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100 Great Comebacks.

 

When I think of a great book title, it means I’m straying from task.

And I think of great book titles all day long.

Then I type them into my daily journal. Then I debate whether to add them to my list of possible book titles or possible chapters for my book, which will never be finished if I keep adding titles and chapters.

Then I consider using the new book title on the website for ‘Current Project.’  I change my ‘Current Project’ every few days to see if any project in particular grabs anybody’s eye. When I get some readers besides my three loyals (hi, guys!), I’ll let you know how that works out.

So today’s great book title is “100 Great Comebacks.

Since I have scenes in my head when I’m on deadline, instead of working on my deadline, I play all the roles in those scenes to their hilt, to their highly dramatic ends. To their beautiful, logical, perfect comebacks.

Then, obviously, I memorialize these comebacks by typing them into my daily journal, etc etc.

So now I have a long list of great comebacks.

Today’s comeback is a particular favorite:

That’s because you think it’s a game.

Ooooooooh. Good one, right?

“You did what you did or you said what you said because you think it’s a game.”

And then, of course, the other person says “Of course that is obviously the most untrue thing in the entire world of untrue things.”

And YOU say…. “You DO! You DO think it’s a game! You did what you did because you thought you could manipulate the outcome. You thought you could direct me to act and react like a puppet! You thought you could make me respond in a particular way! Well, I’m NOT a puppet! And puppets are a GAME! You played a GAME! Why? Why? WHY I ask you?

Because you think it’s a game. 

See? Great comeback.

This is what I do when I am straying from task.

So let me get back to task.  And you should too.

Before that, though, let me just mention that today’s Reply All comic strip has been really popular, which means its sentiment is universal. Here ’tis:

 

 

I’ve come to think that everything in life comes down to whether or not you think there’s a problem.

With OCD, you make a problem out of everything. Times a billion. Plus a billion. To the billionth.

With depression, you can’t even think about the problem.

With anxiety, OMG, what if there’s a problem? And what if the problem is even worse than the other problem? OMG? What will happen then? There is definitely going to be a problem.

With narcissism, everybody else has a problem. And you are an expert on it. And they are an idiot about it. And that is that.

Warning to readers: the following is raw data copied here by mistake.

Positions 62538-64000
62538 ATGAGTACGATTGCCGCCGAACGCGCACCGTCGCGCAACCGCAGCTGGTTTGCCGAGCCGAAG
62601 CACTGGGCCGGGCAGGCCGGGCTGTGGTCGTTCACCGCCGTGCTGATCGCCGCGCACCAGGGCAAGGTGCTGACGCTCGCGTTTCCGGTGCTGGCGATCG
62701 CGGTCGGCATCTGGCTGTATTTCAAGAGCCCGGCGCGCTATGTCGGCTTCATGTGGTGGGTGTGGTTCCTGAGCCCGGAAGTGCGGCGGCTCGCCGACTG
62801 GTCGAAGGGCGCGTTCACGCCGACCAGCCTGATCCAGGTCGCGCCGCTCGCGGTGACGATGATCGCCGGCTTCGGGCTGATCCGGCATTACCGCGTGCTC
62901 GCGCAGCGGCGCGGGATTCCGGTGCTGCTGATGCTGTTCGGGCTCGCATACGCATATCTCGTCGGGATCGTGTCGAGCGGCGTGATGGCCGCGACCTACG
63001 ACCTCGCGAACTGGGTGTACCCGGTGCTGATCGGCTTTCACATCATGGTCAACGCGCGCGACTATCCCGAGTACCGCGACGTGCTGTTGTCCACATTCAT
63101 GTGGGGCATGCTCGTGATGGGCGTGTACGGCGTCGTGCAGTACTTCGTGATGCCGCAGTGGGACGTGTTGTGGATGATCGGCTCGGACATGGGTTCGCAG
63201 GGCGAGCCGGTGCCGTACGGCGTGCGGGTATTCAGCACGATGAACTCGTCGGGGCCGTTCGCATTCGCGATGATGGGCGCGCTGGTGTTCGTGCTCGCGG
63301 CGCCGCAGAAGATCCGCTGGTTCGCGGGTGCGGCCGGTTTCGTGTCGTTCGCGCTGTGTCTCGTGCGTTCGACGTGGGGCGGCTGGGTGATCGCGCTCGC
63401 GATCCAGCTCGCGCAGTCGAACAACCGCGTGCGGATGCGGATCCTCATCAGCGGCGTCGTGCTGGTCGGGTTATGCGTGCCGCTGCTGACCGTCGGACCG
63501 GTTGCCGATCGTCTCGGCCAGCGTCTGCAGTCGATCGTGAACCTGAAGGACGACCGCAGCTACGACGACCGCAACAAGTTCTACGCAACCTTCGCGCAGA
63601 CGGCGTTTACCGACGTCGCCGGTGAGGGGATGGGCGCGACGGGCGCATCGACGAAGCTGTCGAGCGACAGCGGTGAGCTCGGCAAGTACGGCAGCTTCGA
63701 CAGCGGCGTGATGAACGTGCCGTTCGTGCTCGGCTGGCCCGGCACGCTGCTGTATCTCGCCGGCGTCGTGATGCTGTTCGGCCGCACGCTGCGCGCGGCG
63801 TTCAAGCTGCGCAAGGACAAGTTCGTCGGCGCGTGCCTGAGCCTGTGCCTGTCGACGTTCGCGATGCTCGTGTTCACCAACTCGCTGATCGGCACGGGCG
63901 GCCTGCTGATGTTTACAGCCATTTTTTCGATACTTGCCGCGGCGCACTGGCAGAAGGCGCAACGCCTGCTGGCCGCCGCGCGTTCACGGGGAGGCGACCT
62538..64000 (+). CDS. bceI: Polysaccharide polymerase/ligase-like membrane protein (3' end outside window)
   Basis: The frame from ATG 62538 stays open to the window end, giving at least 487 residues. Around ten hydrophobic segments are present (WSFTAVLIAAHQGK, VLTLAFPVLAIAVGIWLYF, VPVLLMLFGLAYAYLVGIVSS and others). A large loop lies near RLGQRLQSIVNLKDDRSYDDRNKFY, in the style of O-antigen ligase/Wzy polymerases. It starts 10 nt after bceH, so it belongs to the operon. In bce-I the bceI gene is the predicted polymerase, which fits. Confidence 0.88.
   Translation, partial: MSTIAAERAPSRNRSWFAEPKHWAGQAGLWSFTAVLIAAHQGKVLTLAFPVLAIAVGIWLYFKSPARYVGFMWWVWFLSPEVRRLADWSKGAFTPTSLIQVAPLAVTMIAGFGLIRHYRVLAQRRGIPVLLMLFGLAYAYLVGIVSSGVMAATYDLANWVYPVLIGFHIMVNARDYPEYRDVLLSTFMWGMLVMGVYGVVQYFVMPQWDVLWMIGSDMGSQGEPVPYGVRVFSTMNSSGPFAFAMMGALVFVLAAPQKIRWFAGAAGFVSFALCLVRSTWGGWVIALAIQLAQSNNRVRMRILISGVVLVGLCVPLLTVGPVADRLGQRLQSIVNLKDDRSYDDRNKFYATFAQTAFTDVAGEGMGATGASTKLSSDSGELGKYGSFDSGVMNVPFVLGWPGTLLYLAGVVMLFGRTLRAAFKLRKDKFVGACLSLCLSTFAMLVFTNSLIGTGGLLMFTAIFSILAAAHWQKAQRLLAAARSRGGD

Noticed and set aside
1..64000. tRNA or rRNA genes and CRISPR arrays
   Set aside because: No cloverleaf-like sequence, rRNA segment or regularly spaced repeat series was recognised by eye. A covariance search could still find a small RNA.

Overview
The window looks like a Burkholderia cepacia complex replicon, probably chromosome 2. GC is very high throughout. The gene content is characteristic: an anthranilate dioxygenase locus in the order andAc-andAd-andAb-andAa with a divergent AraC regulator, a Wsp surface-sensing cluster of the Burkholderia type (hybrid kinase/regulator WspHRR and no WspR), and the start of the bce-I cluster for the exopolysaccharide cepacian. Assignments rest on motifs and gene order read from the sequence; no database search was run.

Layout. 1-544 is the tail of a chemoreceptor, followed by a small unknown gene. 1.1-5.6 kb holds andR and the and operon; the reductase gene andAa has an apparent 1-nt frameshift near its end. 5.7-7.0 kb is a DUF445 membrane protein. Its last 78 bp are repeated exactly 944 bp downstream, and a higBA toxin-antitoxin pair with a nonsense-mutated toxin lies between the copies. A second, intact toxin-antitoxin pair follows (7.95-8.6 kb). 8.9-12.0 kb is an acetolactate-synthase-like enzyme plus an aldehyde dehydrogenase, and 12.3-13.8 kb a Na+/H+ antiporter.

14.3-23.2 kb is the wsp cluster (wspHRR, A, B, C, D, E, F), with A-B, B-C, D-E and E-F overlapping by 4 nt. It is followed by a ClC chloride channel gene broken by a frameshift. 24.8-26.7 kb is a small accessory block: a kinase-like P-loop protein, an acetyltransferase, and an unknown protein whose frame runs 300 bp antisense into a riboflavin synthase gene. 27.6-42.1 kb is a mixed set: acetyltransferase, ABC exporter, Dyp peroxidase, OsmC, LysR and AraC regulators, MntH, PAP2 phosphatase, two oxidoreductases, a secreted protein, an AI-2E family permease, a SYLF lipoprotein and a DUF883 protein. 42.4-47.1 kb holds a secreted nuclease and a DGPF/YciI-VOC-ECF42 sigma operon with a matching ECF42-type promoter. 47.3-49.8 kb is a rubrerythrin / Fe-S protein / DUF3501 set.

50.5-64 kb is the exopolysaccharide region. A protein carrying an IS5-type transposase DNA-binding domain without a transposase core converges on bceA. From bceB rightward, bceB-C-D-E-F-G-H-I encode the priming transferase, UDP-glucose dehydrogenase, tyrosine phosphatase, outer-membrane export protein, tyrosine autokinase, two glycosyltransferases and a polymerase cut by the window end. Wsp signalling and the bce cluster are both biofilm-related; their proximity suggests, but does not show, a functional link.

With borderline personality disorder, just get away. You don’t know what you are talking about. Or you do. It’s one or the other.

With paranoia, you don’t know anything about any problem and you won’t say if you do.

With bipolar, well it depends on the time of day whether there’s a problem or wheeeeeeee!

Who or what are we missing here? Well, I guess we missed ADD and ADHD, but isn’t their joke always the same? Isn’t it always “oooh! a bright shiny light!” or something like that? If you have a better characterization of any of these, please let us know. And please know that this was not scientific in any way even though it appears to be very science-y.

The point is that we can make a problem of anything. And some of us do.

But we don’t have to.

Seven years ago, I met my amazing therapist, after a particularly bad downturn and crisis related to my mental health.  But once the crisis was relieved, she taught me to say “there’s no problem” when, in fact, there was no problem.

She taught me this because I had fallen into depression and I was raging with OCD. So there was a HUGE sense of BIG problems plus NEW ONES in the making.

But I learned, through Cognitive Behavioral Therapy (CBT), to replace my “there’s a problem” thinking with “there’s NO problem” thinking.

And then, from then on, I relied on CBT to get through each day, reassuring myself that there is no problem.

And it worked.

And then, last October, I began TMS. And this month, when my therapist retires, I will often feel (as in ACTUALLY FEEL) as if there is no problem, Because TMS is undoing the locked up knots that OCD tied the neural pathways in my brain up into. TMS is activating  areas of my brain that are enabling me to skip the problem thinking. Now my brain doesn’t need to think there’s a problem.

My brain doesn’t need to think there’s a problem.

Can you believe it’s possible?

We’re hoping it lasts.

And I’m hoping this blog provides hope to at least one person that something is out there for you to try that will change your life in such a big way that you will be able to type into your daily journal the following words:

Today I feel like there is no problem.

Or, today, even though life is happening and I am handling the very real things that make life challenging, I feel like there is no problem.

Or, for short, no problem.

Or, for shorter, np. But for real np.

Okay, I should really get back to work. Or there actually will be a problem.

Even though there probably won’t be.

Okay, everybody, back to task! Or comebacks!

And Happy Friday. 🤎

May your problems be few and your anxiety over problems minimal and easily manageable.

xoxoxoxo, d (and bella)

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